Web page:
Campylobacter death toll ‘demands action’: industry insider

By Michael Stones

- Last updated on GMT

The campylobacter death toll demanded urgent industry action, said the industry insider
The campylobacter death toll demanded urgent industry action, said the industry insider

Related tags Chicken Campylobacter

The death toll from campylobacter food poisoning demands urgent industry action, a key industry insider has told this website, after the Food Standards Agency (FSA) confirmed a big increase in contamination levels last week.

More than two-thirds (70%) of chicken sold by supermarkets contained campylobacter infection, according to the latest FSA test results released on Thursday (November 27). The results covered six months of testing from February this year. Previous results published in August this year, covering the three months from February, had revealed that 59% of samples were infected with the potentially fatal food poisoning bug.

A key industry insider, who asked to remain anonymous, said that the totals of those killed and injured by campylobacter demanded a much more vigorous and effective response from the whole food industry.

“I think the points made at the​ [FSA] conference say it all,”​ the source told “110 dead. That’s 10 per month and 80,000 consumers stricken by life-changing illnesses.

“Those numbers demand an industry wide, more effective reduction strategy.”

‘Hang their heads in shame’

The FSA results drew widespread condemnation from commentators outside the food industry last week. Consumer pressure group Which? said supermarket bosses “should hang their heads in shame”.

Which? executive director Richard Lloyd said: “It’s vital that the industry cleans up its act and works hard to restore consumer confidence.”

Former government adviser Tim Lang went so far as to advise consumers to boycott chicken. “Dear British public, be outraged, act, withhold your money until you can have confidence in what you consume,”​ Lang wrote on The Guardian​ website. Lang, who is professor of food policy at London’s City University added: “This may not be an orthodox public health strategy but it is definitely what history shows works when standards are as dire as these results show them to be.”

Labour’s shadow food and farming minister Huw Irranca-Davies said the food industry and the government must work together to tackle alarming levels​ of campylobacter in fresh chicken.

“Consumers will rightly expect that all retailers take this issue extremely seriously and put in place robust measures to tackle the industry-wide challenge of reducing levels of campylobacter in chickens,”​ said Irranca-Davies.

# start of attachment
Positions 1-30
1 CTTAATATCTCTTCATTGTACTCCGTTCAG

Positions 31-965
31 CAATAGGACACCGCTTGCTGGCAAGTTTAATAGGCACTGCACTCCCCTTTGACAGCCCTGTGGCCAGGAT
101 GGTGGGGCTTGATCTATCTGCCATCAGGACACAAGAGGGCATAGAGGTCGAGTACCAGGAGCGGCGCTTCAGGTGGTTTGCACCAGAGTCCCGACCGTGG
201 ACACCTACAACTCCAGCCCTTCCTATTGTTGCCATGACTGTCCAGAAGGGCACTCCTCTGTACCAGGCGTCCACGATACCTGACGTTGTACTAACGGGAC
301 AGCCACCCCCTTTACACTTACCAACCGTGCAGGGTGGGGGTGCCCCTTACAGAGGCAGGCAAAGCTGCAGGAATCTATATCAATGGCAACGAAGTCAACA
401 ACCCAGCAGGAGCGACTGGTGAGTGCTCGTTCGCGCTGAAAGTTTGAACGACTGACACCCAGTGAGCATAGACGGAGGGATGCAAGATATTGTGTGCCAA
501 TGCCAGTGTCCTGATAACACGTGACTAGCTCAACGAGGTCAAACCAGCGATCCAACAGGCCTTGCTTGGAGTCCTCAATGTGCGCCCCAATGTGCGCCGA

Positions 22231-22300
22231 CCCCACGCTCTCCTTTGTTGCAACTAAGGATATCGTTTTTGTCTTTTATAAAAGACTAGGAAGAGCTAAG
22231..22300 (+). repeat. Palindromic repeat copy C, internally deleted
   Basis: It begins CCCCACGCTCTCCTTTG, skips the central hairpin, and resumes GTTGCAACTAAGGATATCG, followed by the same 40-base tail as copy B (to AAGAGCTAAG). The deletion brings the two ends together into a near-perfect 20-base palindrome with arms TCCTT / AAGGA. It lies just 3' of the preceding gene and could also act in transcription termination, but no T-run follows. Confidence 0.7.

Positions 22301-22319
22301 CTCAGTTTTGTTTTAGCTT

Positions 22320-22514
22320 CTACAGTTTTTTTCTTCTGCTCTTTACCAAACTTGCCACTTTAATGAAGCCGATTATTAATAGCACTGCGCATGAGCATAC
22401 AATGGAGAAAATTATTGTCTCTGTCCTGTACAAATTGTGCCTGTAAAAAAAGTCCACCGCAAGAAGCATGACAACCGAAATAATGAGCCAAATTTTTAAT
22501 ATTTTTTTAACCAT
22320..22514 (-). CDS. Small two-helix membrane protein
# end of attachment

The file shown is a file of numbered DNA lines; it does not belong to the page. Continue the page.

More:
Allegations of hygiene failings

After the horsemeat scandal and the recent allegations of hygiene failings in the poultry industry, the government must show leadership and restore confidence in the food sector, he added.

Compassion in World Farming (CIWF) linked the rise of campylobacter to consumers’ hunger for cheap chicken.

Its director of food business Dr Tracey Jones said: “The link between bird welfare and public health cannot be ignored if we want a reduction in campylobacter.

“What’s clear is that our desire for cheap chicken, which is relentlessly driving down prices, is a fundamental barrier to solving this issue. It pushes producers to use chickens with higher growth rates and increases the number of birds in each shed, both of which are bad for animal welfare and increase the likelihood of campylobacter.”

Meanwhile, the British Retail Consortium said supermarkets were working, in partnership with other groups, to find ways of preventing campylobacter infections. Its director of food and sustainability Andrew Opie said: “Supermarkets are working even harder to find solutions to help consumers, such as leak-proof packaging for all raw chicken and new roast in bag products – this is our top priority for food safety.”

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1 comment


Posted by Chris,

Why are we not talking about the clear lack of basic food hygiene knowledge amongst the general public? Raw meat will never be 100% 'safe' therefore it is critical that people know about cooking food properly and preventing spread of bugs around the kitchen. This should be compulsory in schools! The food industry cannot be held accountable for every single issue affecting consumer health when most of the issues are caused by lack of proper education in what to choose to eat, and more recently, how to prepare it safely.

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